Color
English Language
88 minutes
Not Rated


The pitch-black comedy, which critics lovingly call “a strange movie for strange people” and “an episode of Survivor for sociopathic miscreants”, stars Susanne Wuest (GOODNIGHT MOMMY), Cara Ricketts (FOX’s The Resident), Christian Serritiello, George Tchortov (Amazon’s The Expanse), Adam Brown (Peter Jackson’s THE HOBBIT trilogy), and genre legend Julian Richings (CUBE).


Cleveland International Film Festival 2022 short film review: ‘CANDIDATO 34’ chronicles the world’s most extraordinary run for public office.

CANDIDATO 34

Bryan Russell is the first person in the world with Down syndrome to ever run for public office. CANDIDATO 34 is a documentary short chronicling Bryan’s extraordinary story in the days before the 2020 congressional election in Peru, as he attempts to convince a reluctant public that he is capable of being a congressman, and an important voice for change. Candidato 34 will make its World Premiere in the FilmSlam-Spanish Language Cinema Shorts Program starting March 31st at the 2022 Cleveland International Film Festival.


As the first person in the world with Down Syndrome to run for public office, Bryan Russell represents so many marginalized groups everywhere. Bryan’s team, including his parents, pour their hearts into his campaign, supporting his dreams and ideas. Let me clarify something immediately; his parents are present as cheerleaders and coordinators. Bryan is an accomplished young man. He is charming, eloquent, raw, and relentlessly determined. These characteristics become abundantly clear in his ability to campaign like any other candidate. As someone who has worked on political campaigns in the US, Bryan does it with more honesty and savvy than many career politicians. He has an understanding and perspective of often ignored individuals. Win or lose, Bryan Russell is a passionate catalyst for change in Peru and throughout the world.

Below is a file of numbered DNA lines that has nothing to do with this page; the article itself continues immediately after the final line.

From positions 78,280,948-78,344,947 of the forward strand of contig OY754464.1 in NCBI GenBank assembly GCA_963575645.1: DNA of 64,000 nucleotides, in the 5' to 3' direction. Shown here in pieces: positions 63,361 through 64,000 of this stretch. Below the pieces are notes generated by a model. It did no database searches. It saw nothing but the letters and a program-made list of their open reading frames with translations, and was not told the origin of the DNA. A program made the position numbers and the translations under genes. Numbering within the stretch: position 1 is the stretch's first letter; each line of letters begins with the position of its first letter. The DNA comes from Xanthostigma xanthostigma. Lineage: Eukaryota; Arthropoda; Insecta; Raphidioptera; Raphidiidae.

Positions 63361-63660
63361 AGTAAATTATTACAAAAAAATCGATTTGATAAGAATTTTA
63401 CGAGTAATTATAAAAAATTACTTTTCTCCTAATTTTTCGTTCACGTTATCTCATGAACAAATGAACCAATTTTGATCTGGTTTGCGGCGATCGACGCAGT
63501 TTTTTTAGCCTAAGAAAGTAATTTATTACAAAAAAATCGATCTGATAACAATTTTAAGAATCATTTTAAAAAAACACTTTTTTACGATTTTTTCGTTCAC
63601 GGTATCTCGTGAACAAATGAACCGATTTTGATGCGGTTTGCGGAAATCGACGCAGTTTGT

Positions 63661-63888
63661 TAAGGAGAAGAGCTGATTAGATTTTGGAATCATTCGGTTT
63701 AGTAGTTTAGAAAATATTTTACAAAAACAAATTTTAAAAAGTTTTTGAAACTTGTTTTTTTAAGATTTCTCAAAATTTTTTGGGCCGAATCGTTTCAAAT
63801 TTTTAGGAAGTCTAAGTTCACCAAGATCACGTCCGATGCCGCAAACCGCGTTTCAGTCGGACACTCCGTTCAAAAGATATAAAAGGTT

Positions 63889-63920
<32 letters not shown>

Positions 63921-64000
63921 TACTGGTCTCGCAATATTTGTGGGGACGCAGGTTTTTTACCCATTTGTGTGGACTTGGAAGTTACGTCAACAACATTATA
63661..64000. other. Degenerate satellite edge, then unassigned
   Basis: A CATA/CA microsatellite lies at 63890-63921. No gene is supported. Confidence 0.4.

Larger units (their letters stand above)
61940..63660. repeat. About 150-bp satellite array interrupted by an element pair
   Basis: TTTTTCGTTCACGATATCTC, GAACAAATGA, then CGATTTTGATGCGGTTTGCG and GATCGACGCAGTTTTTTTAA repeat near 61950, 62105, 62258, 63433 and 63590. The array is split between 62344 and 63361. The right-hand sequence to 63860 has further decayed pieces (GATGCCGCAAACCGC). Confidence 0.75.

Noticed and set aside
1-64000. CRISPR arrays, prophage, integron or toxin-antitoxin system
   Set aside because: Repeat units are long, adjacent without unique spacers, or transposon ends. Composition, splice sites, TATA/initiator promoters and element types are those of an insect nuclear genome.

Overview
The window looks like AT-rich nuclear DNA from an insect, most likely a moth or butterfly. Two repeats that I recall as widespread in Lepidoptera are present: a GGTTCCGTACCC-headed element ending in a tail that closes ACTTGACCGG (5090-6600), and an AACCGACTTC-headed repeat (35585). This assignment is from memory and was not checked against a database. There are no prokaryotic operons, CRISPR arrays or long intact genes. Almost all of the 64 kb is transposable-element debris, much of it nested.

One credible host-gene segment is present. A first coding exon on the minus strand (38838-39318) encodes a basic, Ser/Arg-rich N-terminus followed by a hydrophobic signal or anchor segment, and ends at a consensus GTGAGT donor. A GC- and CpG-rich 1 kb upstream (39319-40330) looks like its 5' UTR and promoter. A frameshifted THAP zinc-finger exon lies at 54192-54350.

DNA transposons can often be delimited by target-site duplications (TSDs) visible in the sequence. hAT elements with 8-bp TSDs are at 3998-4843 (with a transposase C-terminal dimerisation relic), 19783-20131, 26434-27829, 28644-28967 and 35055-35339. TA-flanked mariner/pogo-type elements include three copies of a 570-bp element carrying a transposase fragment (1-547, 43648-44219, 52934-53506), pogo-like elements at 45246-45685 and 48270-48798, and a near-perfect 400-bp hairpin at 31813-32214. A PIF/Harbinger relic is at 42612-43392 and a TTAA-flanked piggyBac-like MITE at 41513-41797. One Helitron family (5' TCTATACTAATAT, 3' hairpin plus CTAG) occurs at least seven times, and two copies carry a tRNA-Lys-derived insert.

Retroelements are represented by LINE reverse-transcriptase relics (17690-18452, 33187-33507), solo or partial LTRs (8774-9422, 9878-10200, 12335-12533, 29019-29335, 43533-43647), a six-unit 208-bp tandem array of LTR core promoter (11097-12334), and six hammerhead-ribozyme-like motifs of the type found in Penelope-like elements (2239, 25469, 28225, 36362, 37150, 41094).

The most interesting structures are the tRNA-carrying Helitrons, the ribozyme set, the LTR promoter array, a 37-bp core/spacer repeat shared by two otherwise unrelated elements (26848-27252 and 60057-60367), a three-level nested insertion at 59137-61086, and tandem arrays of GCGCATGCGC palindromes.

As a Mother of a neurodivergent son, Bryan is a hero. My most prevalent anxiety as a parent is the future. Bryan possesses the confidence and self-awareness I wish for my child. In 38 minutes, Candidato 34 filled me with hope and possibility. This little film speaks volumes about representation, kindness, and perseverance. Bryan Russell is an inspiration to my family. I hope this film spreads far and wide. There are a lot of people that would benefit from the experience. 

 

CANDIDATO 34 – TRAILER from Ryan Marley on Vimeo.


About the Filmmakers:

Ryan Marley (Director) is a filmmaker and television director best known for his work in documentary, factual and kids TV. He has been nominated for 3 Canadian Screen Awards and has directed over 25 series and documentaries. He most recently directed all 4 seasons of the groundbreaking documentary series “Employable Me” which tells the stories of job seekers who prove that having a physical disability or neurological condition shouldn’t make them unemployable. The series won the Diversify TV Excellence Award at MIPCOM 2017 & 2020, a 2018, 2019 & 2020 Rockie Award, an NYTVF Award and was nominated for four Canadian Screen Awards. His documentary “Sitting Tall: The Patrick Anderson Story” examines the background and career of Patrick Anderson, arguably the greatest wheelchair basketball player of all time, as he prepares for the Paralympic Games in Tokyo. It was featured at the 2021 Awareness Film Festival and The 2021 New York Shorts International Film Festival where it won Best Documentary. Ryan splits his time between Toronto and Los Angeles.